asked the Home Secretary whether he is aware that per sons released from detention under Regulation 18B, with the endorsement on their identity cards, by order of the Secretary of State, the holder of this card must not be in an aliens protected area, are thereby hindered from obtaining employment; and whether he will take any necessary steps to facilitate the employment of released persons?
I am fully in agreement with my hon. Friend's view that it is desirable that persons released from detention under Defence Regulation 18B should not be prevented from obtaining suitable employment, and, as I explained in reply to a Question by the hon. Member for Dewsbury (Mr. Riley) on the 4th December, I have arranged for such endorsements to be removed from the identity cards except in a few special cases where the endorsement is required to provide means of securing compliance with the restrictions imposed. It is obviously necessary that the police in an aliens protected area should be able to ascertain by inspection of the identity card whether a person has been prohibited from entering the area, and in the circumstances I regret that it is not possible to dispense with the endorsement of this restriction on the identity card.
The Question on the Paper is about the endorsement of identity cards and I think the answer I have given does show that we are sympathetic about it. No doubt the hon. Gentleman is very keen about this matter. So am I, but I also must be keen about tilt security of the State and I hope he will keep that in mind.
asked the Home Secretary whether any of the information upon which Mr. Ben Greene was arrested and detained was given on oath; whether at the inquiries before the Advisory Committee any information was given on oath and whether Mr. Greene was legally represented; and whether the information and witnesses were subjected to cross-examination?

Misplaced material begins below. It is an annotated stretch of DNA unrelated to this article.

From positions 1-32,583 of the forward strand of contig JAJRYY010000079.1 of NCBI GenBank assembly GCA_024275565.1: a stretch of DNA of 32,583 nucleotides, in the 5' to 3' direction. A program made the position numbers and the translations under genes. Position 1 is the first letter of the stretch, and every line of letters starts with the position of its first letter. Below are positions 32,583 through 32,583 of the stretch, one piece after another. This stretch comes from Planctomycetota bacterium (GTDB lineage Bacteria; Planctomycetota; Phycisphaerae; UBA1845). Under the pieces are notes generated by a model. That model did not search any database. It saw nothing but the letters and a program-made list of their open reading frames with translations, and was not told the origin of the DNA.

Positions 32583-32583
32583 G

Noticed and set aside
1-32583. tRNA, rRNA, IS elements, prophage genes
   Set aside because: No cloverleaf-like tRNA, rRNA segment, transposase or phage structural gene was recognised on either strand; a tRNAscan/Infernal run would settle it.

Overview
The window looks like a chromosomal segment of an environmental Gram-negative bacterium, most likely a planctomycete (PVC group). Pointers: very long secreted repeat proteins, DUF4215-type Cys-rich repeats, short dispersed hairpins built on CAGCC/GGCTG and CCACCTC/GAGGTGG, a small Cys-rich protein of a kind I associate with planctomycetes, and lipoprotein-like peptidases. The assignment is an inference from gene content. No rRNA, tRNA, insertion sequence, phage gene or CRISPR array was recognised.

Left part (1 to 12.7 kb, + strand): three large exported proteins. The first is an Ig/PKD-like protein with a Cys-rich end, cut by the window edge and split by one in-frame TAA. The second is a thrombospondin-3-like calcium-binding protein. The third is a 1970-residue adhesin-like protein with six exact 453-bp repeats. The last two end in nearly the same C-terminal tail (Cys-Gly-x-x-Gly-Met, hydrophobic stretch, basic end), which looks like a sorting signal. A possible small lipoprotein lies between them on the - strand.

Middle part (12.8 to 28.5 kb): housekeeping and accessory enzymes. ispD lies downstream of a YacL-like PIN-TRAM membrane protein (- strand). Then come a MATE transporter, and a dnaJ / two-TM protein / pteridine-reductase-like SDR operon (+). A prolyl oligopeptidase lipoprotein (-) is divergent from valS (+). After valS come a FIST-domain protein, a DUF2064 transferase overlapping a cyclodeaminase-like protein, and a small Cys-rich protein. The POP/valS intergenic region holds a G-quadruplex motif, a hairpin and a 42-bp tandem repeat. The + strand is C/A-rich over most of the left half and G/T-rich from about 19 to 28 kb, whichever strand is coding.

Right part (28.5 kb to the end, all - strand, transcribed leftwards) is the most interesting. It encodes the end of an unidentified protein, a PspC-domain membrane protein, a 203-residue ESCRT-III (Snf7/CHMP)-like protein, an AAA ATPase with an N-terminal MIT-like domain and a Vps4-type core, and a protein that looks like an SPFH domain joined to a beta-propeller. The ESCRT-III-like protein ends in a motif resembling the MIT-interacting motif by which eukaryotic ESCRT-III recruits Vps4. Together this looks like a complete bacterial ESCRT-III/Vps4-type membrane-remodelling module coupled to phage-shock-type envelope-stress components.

In matters affecting national security it is incumbent on the Secretary of State to take appropriate action on information which he believes to be reliable whether or not that information is given on oath. In the case of Mr. Greene the information was obtained from various sources but none of it was given on oath. Mr. Greene's solicitor appeared before the Advisory Committee to make certain representations and give certain information, but it is not the general practice of the Committee to allow persons appearing before them to be represented by counsel or solicitors. Advisory Committees are not courts of law and they are not empowered to administer oaths. The examinations of witnesses are not conducted by advocates for one side or another but by the Committee itself, which has the duty of eliciting all the relevant facts on whichever side they tell, and I am satisfied from reading the transcripts of their proceedings that the Committee spare no pains in subjecting to close and searching examination the in formation submitted to them and the wit nesses who appear before them.
Does the Minister in his quasi-judicial capacity consider it satisfactory that a British subject should be kept in prison for 19 to 20 months on information which has been proved to be false and which was unsworn? Can he say whether the informer will be prosecuted for perjury under the Regulations and whether the principal informer, who is an enemy alien, has received any payment from the security services?
I am afraid the hon. and gallant Gentleman has been misled by inaccurate propaganda. I am sure that the premises upon which his Supplementary Question is based are not well founded.